Shantelle Thompson has plenty to crow about. She’s a world jiu-jitsu champion, several times over. A teacher and sought-after speaker. A savvy entrepreneur. A mother of three who has overcome seemingly insurmountable odds.
But rather than blow her own trumpet, the straight-talking Barkindji woman would rather share the times she’s been knocked down. In fact, she’ll even show you a video of it unfolding.
“I was competing in Africa and I get picked up in the air and dumped on my head by this amazing Nigerian female wrestler,” she says. “It’s often the video I start my yarns with when I’m doing a presentation with kids for the first time.”
She likes to take people’s pre-conceived notions of who she is and turn them upside down. Shantelle may be known as the Barkindji Warrior but that’s only one part of a far more complicated and colourful picture.
“For me, it’s more important to start with the fact that I’ve been dumped on my head physically, literally, emotionally, community wise more often than I’ve been able to rise — and that’s how I’ve come to be the Barkindji Warrior. It’s through those moments and those lessons that have led to my greatest success.”
Shantelle is running development and empowerment workshops with Girls Academy staff, thanks to the support of the Moondani Toombadool Centre, at Swinburne. She will also help develop a trauma-informed self-development and empowerment program tailored to the needs of Girls Academy students, staff and their communities.
“It’s definitely a dream come true in terms of me and my business,” she said. “Our emerging leaders are so much my passion, but also the women who are leading these emerging leaders.”
The resilience expert uses her lived experience to connect with others and show that it is possible to shed the shackles of the past and the low expectations of stereotypes to write your own story.
Growing up in Dareton, NSW, one of 18 children to an Indigenous mother and white father, Shantelle’s story may ultimately be one of triumph but it is full of tragedy. Her mother left when she was little, she was sexually abused at six, and never felt like she fitted in, straddling two confusing worlds. She was always fierce, though, very quickly stepping into the role of protector of her younger siblings.
“I was very aggressive in high school, my fist was faster than my mouth,” she said. “I grew up fighting. I was told in school I was more likely to end up dead or pregnant than I was to finish school because statistics were against me.” She was constantly having to prove herself.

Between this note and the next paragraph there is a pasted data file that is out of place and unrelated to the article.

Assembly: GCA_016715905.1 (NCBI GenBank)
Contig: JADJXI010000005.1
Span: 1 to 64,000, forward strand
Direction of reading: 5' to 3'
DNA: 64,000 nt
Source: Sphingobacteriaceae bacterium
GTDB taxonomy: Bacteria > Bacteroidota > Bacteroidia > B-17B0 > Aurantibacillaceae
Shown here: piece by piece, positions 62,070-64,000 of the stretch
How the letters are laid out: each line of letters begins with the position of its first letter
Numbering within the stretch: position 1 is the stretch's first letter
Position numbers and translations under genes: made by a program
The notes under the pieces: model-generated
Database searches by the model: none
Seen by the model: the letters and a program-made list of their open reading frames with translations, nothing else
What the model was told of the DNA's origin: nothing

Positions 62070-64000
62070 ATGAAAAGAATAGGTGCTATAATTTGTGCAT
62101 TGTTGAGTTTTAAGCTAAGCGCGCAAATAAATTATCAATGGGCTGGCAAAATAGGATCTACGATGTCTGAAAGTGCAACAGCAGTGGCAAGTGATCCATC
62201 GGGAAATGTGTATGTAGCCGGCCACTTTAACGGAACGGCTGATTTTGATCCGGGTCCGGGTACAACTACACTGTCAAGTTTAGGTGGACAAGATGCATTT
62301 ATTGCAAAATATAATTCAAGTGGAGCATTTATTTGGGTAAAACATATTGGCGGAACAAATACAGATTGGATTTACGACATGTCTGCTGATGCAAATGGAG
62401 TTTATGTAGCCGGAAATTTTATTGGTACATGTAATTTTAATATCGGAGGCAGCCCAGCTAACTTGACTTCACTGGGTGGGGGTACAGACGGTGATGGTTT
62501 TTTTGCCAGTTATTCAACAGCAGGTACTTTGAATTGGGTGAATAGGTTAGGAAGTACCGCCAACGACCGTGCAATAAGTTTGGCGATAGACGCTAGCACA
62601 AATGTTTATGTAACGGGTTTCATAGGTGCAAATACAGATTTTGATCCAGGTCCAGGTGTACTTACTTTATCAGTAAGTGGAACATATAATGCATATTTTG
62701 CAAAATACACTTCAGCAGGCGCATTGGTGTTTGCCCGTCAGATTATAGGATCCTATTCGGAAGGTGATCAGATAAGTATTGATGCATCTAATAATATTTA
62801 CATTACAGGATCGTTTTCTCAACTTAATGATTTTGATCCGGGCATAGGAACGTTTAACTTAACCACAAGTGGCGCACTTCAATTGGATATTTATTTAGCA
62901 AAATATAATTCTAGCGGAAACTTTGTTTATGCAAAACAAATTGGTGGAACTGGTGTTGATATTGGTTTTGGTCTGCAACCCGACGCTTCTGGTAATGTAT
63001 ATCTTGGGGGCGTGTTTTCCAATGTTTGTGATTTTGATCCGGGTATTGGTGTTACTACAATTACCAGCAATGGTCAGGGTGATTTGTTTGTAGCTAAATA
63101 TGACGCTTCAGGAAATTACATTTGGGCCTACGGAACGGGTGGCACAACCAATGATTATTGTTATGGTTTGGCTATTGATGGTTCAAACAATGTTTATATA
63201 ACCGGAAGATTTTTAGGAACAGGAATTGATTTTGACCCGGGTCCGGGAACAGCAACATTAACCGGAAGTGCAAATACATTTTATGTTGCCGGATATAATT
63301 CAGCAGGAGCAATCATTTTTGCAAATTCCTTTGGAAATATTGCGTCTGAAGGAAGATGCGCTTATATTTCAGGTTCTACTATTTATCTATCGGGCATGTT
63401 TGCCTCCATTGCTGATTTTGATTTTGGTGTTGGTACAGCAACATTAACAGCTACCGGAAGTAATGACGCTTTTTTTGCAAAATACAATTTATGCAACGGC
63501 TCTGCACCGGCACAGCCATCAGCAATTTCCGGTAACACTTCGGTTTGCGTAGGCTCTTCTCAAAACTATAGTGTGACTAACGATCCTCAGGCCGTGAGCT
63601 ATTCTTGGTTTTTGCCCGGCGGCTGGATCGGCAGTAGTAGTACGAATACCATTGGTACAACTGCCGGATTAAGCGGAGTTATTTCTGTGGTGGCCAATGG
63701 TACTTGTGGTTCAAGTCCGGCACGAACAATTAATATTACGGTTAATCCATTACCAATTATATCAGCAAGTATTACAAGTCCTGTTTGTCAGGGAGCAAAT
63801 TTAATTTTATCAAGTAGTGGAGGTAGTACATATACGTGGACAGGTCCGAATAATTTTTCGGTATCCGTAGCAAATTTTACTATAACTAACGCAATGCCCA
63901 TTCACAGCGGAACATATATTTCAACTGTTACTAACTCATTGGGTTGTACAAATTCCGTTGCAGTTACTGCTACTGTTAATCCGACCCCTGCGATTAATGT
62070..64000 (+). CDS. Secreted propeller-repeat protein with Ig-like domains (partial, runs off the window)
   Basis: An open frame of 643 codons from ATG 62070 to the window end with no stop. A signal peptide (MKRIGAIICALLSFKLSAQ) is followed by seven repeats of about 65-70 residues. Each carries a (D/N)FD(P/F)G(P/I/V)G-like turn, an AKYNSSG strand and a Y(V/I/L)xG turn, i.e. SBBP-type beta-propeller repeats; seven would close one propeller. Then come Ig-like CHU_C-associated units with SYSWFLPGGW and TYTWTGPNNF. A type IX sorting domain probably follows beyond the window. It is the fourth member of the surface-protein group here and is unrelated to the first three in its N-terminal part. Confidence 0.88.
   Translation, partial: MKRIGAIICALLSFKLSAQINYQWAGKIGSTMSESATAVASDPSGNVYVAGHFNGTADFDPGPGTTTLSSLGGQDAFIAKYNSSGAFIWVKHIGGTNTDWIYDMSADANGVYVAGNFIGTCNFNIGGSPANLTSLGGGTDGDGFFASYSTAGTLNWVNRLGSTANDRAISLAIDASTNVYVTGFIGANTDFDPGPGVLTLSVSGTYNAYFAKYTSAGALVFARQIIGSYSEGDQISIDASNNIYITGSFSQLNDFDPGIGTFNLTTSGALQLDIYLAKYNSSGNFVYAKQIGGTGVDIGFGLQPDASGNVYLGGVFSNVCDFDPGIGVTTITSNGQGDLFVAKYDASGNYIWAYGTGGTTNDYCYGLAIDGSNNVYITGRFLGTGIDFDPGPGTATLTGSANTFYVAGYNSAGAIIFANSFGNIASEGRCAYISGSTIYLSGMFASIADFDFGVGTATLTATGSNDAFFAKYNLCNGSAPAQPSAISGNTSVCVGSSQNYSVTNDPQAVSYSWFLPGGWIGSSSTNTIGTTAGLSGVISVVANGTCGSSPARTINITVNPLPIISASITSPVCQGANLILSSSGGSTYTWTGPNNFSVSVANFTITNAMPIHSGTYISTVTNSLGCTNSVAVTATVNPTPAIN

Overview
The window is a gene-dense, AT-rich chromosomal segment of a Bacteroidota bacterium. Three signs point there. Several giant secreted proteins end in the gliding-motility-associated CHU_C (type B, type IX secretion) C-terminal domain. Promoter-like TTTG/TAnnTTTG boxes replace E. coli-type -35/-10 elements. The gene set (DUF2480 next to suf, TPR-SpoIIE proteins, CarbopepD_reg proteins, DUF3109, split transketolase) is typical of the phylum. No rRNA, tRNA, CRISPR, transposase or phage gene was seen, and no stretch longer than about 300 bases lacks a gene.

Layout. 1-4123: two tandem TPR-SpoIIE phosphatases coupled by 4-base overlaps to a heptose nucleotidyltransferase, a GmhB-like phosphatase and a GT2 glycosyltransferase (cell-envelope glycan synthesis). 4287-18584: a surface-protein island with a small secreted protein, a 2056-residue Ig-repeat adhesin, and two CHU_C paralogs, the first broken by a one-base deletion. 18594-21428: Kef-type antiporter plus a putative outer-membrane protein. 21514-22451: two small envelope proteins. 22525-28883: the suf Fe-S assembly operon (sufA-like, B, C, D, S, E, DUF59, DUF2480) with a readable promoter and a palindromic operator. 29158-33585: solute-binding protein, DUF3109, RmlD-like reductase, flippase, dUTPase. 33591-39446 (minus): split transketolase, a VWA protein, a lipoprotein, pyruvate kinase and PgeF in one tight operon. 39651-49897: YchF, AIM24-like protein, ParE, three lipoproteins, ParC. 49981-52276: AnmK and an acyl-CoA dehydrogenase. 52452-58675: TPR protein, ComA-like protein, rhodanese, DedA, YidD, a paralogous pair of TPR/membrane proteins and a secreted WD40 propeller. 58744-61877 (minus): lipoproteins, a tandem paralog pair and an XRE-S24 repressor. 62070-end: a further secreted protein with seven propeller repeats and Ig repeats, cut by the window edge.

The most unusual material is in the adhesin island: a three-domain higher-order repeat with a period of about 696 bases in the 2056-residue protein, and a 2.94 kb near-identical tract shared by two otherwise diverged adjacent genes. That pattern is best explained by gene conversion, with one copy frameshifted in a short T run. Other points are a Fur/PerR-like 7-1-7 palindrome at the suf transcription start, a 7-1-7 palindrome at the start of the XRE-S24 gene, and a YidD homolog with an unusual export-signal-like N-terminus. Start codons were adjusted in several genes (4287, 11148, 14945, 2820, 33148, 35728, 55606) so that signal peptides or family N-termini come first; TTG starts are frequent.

“No matter what you do, you’re never good enough, you’re never black enough, you’re never white enough, you’re too aggressive, you’re too emotional,” she said.
She goes out of her way to share her story because the journey resonates far more. “I think when people can connect with the heart of the story, why I fight … that’s a much more powerful place to start. I didn’t do any of that to impress people, that was my journey, that was my way of getting out of something and somewhere I didn’t want to be anymore.”
It was this drive that saw her complete two degrees, take up teaching and become an advocate and mentor for others. The 2019 NAIDOC Sportsperson of the Year turned to jiu-jitsu to help her cope with post-natal depression after the birth of her twins. The sport became a passion but she is quick to point out that it is her “play time”, not her life.
“Compared to the work that we do to inspire the next generation of girls to overcome everything, that sh*t’s real. Me trying to break the cycle with my kids, and be the first in my family to start a business, to get degrees, to chase a big vision, that sh*t is real, that sh*t is hard,” she said.
She has spent many years working out how and why she has been able to get back up off the mat so many times, compared with some of the girls she grew up with, and it’s a journey she shares in her workshops. She wants people to understand the person behind the warrior so that they can better relate to the journey.
“This is a part of what people know me for today, the strong fierce athlete … but she was born out of the birth of my children. I grew up fighting, I knew how to throw a punch but I was controlled by my anger and my trauma. I was always triggered whenever I felt unsafe. I was constantly in reaction mode,” she said.
“But when I found out that I was pregnant with my eldest daughter, her birth was my birth. It was the start of me becoming a woman and starting to take responsibility because I understood that whoever I chose to be from that point forward would create the legacy that she would inherit as her lived experience.”
Shantelle has made it her business to do whatever she can to ensure the next generation has every opportunity, that they are not held back by the low expectations of others. It’s what she has wanted to do since she was trying to find her own way at school.
“I wanted to get out but because trauma-informed education wasn’t even a thing – it’s still barely a thing today – I had teachers judge me based on who I was, and what they perceived of me and the stereotypes, rather than who I was trying to become,” she said.
“I talk a lot now about heartset versus mindset. Because for me whenever I try to get into my head, which I think is a very Western way of doing things, I get overwhelmed by the trauma, the mental health, the noise.”
But the world shifts when she grounds herself, and connects back to Country and culture. “Taking that deep breath and asking what’s in my heart, and being guided by that … I know that I’m going to do whatever’s right at that point in time, even if I don’t know where that’s going to lead. I’m big on living courageously and daring greatly and talking about how we can build more of that into our lives.”
It’s just one lesson she can’t wait to share with Girls Academy staff and students.